One hindrance for tracking via components was how to identify each question easily so it didn’t become a time-suck. In addition, I needed a reasonably easy way to generate questions that were essentially at the AP level. So my department purchased a new ExamView test generator for our text which already had the questions identified by the AP standards. I also found that GradeCam can assign a learning target to questions. Unfortunately, the available targets were CCSS or state standards; luckily, in the CCSS there are “almost matching” statements around the 4 big strands, so I could label questions. Because I have been using GradeCam for unit tests as well as Midterms and Finals, students are very comfortable with the process of scanning their answers for me.
So today was the first day of trying out the process and I think it went great! Now I’ll be able to track long-term retention of the key ideas as well as monitor individual students’ growth (or lack there of).
One of the things I’d like to use more often in my Precalculus classes are multiple choice questions to promote class discussion. Today as part of the opener I gave my first MC question. Fairly straight forward question because I wanted to get the kiddos logged into the Nspire Navigator, which we haven’t done for a while. The students wrote down on their Opener-Exit slip the answer along with any calculations they needed to do to determine the best choice. Then the Navigator, through a Quick Poll, collects their answers. Once I stop the poll, I can project the responses in a bar chart.
As you can see, there were two popular answers. I asked my students in their groups to discuss their choices and try to determine which one was actually the correct answer along with supplying a reasoned argument for their group’s choice. Some great conversations! I then resent the Quick Poll to see if they could arrive at the correct answer without my confirming the answer.
I’m a sucker for all things Valentine and hearts. So why wouldn’t I have an AP Stats activity using Sweetheart conversation hearts? This year, my students endulge me better than most, at least feinting enthusiasm for these corny activities.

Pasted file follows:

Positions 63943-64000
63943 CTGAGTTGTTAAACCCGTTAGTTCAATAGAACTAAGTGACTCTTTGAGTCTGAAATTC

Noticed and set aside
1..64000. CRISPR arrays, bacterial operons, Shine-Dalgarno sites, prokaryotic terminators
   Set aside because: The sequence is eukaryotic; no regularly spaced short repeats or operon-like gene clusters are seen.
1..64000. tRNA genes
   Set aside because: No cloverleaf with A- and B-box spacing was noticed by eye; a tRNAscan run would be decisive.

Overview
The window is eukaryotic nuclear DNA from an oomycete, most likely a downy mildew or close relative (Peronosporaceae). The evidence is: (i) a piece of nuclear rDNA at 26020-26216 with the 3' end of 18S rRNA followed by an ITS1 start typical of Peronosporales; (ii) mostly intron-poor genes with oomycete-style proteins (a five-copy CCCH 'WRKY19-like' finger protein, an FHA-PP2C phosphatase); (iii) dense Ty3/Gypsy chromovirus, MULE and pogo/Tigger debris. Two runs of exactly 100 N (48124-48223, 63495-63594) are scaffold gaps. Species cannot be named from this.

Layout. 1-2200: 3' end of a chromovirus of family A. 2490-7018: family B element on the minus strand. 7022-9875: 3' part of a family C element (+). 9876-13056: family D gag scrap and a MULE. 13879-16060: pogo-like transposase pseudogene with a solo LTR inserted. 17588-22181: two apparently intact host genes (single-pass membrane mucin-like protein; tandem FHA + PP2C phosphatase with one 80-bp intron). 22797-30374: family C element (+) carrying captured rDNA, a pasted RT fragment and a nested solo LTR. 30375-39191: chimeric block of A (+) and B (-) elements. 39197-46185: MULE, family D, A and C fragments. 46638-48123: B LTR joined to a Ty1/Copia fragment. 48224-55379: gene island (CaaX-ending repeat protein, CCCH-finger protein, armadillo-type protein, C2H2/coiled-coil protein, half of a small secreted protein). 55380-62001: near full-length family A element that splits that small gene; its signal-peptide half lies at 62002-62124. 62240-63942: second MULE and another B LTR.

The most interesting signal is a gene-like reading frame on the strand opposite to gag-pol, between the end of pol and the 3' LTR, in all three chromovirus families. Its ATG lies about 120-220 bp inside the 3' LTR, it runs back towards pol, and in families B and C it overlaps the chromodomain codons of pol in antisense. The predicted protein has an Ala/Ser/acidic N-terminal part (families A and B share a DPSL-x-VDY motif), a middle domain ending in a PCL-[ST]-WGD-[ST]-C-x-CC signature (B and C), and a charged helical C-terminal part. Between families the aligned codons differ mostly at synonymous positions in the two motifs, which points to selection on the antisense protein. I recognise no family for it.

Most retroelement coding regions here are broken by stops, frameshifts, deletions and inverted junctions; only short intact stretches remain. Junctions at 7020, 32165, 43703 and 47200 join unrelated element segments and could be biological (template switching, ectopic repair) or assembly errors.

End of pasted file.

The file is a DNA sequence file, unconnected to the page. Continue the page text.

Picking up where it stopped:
This activity was all about the proportion of pink hearts. The big question was, “What is the true proportion of pink Sweetheart conversation hearts?” They had to count the number of pink hearts and then determine a sample proportion for their box…we had to discuss our willingness to accept each box as a random sample from the population of all Sweetheart conversation hearts.
From there, they began their introduction to inference methods via the confidence interval. Using their sample value, they explored the possible shape of the sampling distribution, how it related to their previous understanding of sampling distributions, what conditions might need to be in place, etc.
The next step is to work on interpreting the confidence interval as well as the confidence level…their first foray into technical writing!
This is the first day for my students in Precalculus for looking at logistic functions. They completed an exploration from Foerster’s Precalculus book that had them look at a set of data points and then try to fit an exponential curve. They quickly realize that the exponential is only accurate at the beginning of the data set. They are then given the general equation and asked to determine the missing coefficients from specified points using a system of equations. Good discussions along with reviewing old concepts and processes used in new ways.
One thing I’d like to do is create a graphic organizer to help explain (or have the students determine) what the various coefficients control. Lately I have found more references online regarding this which didn’t seem available a few years ago. Will have to share the websites at a later date